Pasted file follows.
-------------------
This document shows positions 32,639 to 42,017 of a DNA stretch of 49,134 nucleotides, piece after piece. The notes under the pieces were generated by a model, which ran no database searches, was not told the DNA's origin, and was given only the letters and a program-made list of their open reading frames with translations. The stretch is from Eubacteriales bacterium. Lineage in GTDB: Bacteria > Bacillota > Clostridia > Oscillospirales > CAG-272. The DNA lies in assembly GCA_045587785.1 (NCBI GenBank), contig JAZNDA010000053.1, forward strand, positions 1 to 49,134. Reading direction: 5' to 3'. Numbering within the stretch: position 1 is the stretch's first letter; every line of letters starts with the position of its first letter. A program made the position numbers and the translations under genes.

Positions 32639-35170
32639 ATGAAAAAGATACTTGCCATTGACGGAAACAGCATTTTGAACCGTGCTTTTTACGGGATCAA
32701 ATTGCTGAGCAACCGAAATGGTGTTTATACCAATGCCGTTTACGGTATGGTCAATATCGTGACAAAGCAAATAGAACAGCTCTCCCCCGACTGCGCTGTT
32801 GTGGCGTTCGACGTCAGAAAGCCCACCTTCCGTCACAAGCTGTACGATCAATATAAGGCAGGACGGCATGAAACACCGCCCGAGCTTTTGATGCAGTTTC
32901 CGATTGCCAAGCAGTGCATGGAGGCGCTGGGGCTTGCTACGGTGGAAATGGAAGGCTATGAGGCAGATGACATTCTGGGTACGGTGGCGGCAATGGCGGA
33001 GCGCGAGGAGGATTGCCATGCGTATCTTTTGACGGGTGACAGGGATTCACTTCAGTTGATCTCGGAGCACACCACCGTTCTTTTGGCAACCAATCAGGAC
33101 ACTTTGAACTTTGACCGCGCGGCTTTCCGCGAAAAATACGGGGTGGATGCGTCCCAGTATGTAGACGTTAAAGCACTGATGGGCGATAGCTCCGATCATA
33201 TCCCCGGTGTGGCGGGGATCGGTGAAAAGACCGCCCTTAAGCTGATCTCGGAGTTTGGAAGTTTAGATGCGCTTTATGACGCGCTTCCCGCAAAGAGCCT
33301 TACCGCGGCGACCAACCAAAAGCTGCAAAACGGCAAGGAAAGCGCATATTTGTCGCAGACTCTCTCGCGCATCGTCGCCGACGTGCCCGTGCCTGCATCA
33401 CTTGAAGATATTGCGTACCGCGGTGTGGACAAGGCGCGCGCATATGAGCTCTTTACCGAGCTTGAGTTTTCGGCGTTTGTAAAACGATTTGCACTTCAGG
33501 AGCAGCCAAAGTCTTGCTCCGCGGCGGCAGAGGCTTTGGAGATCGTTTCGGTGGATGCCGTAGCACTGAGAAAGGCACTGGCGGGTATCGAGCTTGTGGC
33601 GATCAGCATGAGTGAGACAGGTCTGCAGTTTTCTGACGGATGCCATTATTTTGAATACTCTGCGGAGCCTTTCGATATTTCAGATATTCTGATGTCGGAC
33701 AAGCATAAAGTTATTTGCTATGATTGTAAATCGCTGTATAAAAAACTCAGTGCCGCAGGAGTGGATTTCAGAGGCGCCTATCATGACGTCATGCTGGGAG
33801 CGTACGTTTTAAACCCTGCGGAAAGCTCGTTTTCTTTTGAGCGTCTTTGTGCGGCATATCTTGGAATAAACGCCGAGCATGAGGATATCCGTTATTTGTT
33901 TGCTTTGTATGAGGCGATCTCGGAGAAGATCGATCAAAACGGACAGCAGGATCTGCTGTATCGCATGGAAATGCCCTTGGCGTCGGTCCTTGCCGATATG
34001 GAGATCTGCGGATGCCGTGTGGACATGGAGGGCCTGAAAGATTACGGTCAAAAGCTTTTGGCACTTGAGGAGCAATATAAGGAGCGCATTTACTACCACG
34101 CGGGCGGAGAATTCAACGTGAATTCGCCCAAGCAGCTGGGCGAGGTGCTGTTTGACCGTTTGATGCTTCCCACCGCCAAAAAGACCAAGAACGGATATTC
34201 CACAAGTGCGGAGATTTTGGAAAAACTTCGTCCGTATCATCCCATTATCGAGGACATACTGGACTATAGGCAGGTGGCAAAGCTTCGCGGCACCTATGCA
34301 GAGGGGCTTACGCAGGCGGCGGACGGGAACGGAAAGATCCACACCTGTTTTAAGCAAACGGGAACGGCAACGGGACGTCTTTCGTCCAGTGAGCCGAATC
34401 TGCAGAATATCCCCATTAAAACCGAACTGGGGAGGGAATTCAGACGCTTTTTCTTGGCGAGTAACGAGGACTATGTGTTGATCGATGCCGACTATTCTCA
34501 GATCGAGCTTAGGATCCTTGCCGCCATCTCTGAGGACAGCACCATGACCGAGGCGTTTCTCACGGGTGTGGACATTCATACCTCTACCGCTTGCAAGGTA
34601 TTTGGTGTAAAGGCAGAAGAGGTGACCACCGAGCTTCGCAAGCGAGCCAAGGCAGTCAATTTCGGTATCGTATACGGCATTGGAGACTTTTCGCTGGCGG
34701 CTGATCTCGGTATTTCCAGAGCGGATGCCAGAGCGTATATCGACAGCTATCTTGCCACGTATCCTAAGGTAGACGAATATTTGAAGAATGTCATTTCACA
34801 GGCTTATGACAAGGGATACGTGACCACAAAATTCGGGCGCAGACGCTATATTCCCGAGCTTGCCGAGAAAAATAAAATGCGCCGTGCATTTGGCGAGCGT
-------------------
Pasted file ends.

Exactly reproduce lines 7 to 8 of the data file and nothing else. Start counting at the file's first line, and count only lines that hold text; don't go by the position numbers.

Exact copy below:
33001 GCGCGAGGAGGATTGCCATGCGTATCTTTTGACGGGTGACAGGGATTCACTTCAGTTGATCTCGGAGCACACCACCGTTCTTTTGGCAACCAATCAGGAC
33101 ACTTTGAACTTTGACCGCGCGGCTTTCCGCGAAAAATACGGGGTGGATGCGTCCCAGTATGTAGACGTTAAAGCACTGATGGGCGATAGCTCCGATCATA